Tätowiert werden die Mädchen bereits mit 9 Jahren. Die Haut ist noch nicht so dick und die Prozedur damit "weniger" schmerzvoll. Jeder Stamm hat sein eigenes Muster. Ich bin bei den Leizo. Das Spinnenmuster soll die Stammeszusammengehörigkeit symbolisieren. Geheiratet wird nur innerhalb des Stammes.

    Der König wollte die Chin nach der Tätowierung tatsächlich nicht mehr. Aber für die Männer des Stammes wurden die Frauen dadurch noch schöner. Wer kein Tatoo hatte, konnte sich eine Hochzeit direkt abschminken & die kleinen Mädchen freuten sich auf den Tag ihres Tatoos, auf dem Tag an dem sie schön wurden.

    Mittlerweile ist das Gesichtstatoo staatlich verboten. Wer es trotzdem macht, darf die Schule nicht besuchen. Dieses fruchtet häufig und konnte die anfängliche Ermordung der Tätowierer und der tätowierten Frauen zum Glück als Druckmittel des Staates ablösen.

    Und so treffe auch ich nur über 60jährige Frauen mit dem Tatoo im Gesicht an.
    Lediglich rund um Mindat gibt es einige Frauen, die lieber auf Bildung, als auf das Tatoo verzichten möchten.
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  • Day268

    Happy Thingyan!!

    April 13 in Myanmar

    Happy buddhist new year!! Heute startet das Water Festival. 5 Tage lang ist Myanmar im Ausnahmezustand. Öffentlicher Nahverkehr ist ausser Betrieb, viele Geschäfte geschlossen & auf der Straße ist der Teufel los.

    Dabei soll es Glück bringen sich gegenseitig mit Wasser zu bespritzen. Bei 40 Grad Celsius eine sehr willkommene Abkühlung 😃.

    Vorallem für die Kinder ist es ein großer Spaß und die Teenager fahren in offenen Wagen und lassen sich von zahlreichen Bühnen am Straßenrand naß machen.Read more

  • Day3

    They do say that travel is as much about the journey as the destination, well today was. We got picked up by the bus at just after 10.00am, the bus was bigger that a minibus but smaller than a coach, one of those ones that has about 20 seats with a row of double seats one side and a row of single seats the other. We had booked in advance and had seats allocated so even though we were one of the last pick ups we still had seats together. On the way out of Mandalay and amidst much tooting of the horn we picked up another couple of local passengers and then, about 45 minutes after we were picked up set out on the main road. Despite a couple of stops to see if we could squeeze more passengers in we were making good progress until after about 40 minutes we pulled off the main road and started down what I would call a minor road, that was only just two lanes wide in places, and we stayed on this kind of road for the rest of the journey, picking up and dropping off people as we went, until we arrived in Bagan about 3.00pm.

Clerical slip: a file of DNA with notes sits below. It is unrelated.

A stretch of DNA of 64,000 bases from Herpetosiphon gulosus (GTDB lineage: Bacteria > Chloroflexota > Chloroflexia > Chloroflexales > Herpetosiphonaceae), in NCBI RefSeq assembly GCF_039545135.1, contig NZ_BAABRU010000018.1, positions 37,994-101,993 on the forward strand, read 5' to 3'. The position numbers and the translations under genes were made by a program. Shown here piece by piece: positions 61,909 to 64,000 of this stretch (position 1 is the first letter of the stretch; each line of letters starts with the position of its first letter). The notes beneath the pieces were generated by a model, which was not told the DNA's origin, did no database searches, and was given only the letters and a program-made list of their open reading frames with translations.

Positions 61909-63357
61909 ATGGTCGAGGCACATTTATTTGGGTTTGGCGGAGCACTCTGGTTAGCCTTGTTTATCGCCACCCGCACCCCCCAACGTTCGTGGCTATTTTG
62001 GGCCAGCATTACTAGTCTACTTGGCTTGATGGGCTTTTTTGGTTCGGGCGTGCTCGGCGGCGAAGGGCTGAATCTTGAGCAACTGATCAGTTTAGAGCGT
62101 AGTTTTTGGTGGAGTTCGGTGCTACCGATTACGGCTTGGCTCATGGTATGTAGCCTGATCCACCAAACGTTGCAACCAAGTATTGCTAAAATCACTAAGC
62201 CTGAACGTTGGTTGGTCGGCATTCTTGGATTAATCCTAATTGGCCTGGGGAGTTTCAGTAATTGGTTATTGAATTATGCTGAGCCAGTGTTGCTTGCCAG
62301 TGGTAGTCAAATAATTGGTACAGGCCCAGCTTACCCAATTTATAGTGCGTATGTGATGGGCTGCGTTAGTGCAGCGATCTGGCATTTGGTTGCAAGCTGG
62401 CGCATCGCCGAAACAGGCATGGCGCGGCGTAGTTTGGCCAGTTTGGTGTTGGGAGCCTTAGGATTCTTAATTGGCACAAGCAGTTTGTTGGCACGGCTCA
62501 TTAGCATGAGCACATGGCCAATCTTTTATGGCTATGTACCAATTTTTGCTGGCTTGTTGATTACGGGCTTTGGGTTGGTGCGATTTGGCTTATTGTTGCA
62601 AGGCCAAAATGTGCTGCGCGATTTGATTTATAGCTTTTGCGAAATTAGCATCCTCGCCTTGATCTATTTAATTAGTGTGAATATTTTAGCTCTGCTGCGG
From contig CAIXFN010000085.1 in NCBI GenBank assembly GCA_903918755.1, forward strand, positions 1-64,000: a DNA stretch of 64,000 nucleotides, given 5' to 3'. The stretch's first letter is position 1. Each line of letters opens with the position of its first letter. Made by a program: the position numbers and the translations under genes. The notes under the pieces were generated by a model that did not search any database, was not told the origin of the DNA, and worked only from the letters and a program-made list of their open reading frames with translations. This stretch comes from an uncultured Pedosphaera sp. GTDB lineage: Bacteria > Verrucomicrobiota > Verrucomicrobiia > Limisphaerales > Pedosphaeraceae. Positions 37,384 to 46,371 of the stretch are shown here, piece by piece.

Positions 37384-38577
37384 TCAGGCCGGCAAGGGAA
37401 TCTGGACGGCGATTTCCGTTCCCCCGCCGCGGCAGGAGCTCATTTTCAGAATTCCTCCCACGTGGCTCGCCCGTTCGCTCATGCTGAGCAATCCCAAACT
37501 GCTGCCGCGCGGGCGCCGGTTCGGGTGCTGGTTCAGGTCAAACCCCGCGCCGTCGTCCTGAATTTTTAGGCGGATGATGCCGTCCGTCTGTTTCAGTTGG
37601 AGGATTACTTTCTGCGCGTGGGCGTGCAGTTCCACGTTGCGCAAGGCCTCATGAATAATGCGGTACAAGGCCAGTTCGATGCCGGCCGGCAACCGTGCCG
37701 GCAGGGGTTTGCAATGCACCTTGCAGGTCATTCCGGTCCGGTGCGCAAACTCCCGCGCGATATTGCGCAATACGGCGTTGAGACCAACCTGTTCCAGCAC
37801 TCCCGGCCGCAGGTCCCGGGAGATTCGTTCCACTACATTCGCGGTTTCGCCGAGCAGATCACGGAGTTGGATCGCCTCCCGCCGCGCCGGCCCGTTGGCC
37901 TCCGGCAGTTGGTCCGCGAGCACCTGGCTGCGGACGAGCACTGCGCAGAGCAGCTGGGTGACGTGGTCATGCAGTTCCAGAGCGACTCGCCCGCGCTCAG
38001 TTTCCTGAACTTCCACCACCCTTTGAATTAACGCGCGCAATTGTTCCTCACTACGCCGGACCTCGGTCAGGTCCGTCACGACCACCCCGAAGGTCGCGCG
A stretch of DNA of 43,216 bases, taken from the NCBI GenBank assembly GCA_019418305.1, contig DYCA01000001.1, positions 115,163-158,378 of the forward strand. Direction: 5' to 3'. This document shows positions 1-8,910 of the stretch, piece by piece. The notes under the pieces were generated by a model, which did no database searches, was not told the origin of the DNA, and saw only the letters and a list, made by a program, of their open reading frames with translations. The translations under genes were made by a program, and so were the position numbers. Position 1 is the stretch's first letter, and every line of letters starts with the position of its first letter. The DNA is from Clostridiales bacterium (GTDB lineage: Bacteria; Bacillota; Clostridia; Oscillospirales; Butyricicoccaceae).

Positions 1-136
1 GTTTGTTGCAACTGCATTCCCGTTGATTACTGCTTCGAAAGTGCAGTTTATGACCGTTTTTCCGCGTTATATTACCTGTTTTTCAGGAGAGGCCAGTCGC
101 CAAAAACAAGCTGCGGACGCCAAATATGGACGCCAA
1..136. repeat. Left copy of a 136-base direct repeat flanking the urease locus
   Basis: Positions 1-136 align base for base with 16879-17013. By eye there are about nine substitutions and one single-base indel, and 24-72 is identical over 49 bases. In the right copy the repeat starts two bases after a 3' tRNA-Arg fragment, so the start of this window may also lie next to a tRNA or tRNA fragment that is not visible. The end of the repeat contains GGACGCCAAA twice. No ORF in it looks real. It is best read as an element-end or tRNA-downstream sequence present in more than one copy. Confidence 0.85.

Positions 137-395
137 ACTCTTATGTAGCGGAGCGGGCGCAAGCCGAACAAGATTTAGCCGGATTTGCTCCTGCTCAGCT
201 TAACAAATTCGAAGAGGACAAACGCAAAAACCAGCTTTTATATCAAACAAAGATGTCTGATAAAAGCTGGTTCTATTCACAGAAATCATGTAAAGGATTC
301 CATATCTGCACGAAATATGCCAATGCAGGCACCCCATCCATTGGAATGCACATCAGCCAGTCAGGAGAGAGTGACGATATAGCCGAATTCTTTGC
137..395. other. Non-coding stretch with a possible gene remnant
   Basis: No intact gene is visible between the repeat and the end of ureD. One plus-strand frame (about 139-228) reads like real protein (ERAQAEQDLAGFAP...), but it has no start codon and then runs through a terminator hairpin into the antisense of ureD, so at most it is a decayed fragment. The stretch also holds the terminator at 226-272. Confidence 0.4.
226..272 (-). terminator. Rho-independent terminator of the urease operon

It did mean though that we got to go through lots of small villages and settlements, seeing more of rural Myanmar than we otherwise might have. One of the really interesting things is that there are still a lot of buildings I would describe as traditional in use and being built. Of course there are quite a few buildings using modern materials as well but they are not as prevalent as you might expect.
    I also found out that drivers over here love using their horns: as a warning - a general warning, a warning that they are behind you, a warning to get out of the way, a warning that they are coming through any way, a warning at a blind bend or hill especially when they are overtaking; to see if anyone wants picking up, to say hello to someone they recognise, to say goodbye, to say thank you or *****, sometimes even just for the hell of it.
    Anyway I didn’t think the bus journey was too bad, especially for about £5 or 220Baht each, I’m not sure Tanya agrees with me though and I’m not sure at this time how we will be returning to Mandalay.
    As for Bagan, we haven’t really seen enough to form an opinion yet but the hotel is lovely, we have a rather splendid room, there is a pool, a gym and a spa. We have already been for a swim and have sorted out an electric bike for exploring on tomorrow and a couple of trips for the day after and the hotel are trying to find us a boat trip to go back to Mandalay. The food looks good here so we might eat at the restaurant tonight and get an early night as we have an early start tomorrow to try and beat the worst of the forecast 40 degree heat.
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  • Day4

    Bagan

    May 24 in Myanmar

    We were up bright and early again this morning to make sure that we had a chance to grab some breakfast before jumping on our electric bikes and setting out to explore. The bikes were very similar to our scooters at home but with no engine noise and a slightly different way of accelerating.
    Well what can I say, Bagan the town is nothing to write home about but the pagodas and temples, wow! One of the locals told us there were about 3,000 of them in total and looking at the photos I can well believe it (although there’s nowhere near 3,000😎), everything from quite small ones to grand majestic ones almost everywhere you looked all with really easy access. We literally rode right up to and around most of the ones we visited, although you’re not allowed to climb them any more, all except one and you have to take shoes and socks off to go inside some and even in the grounds of others.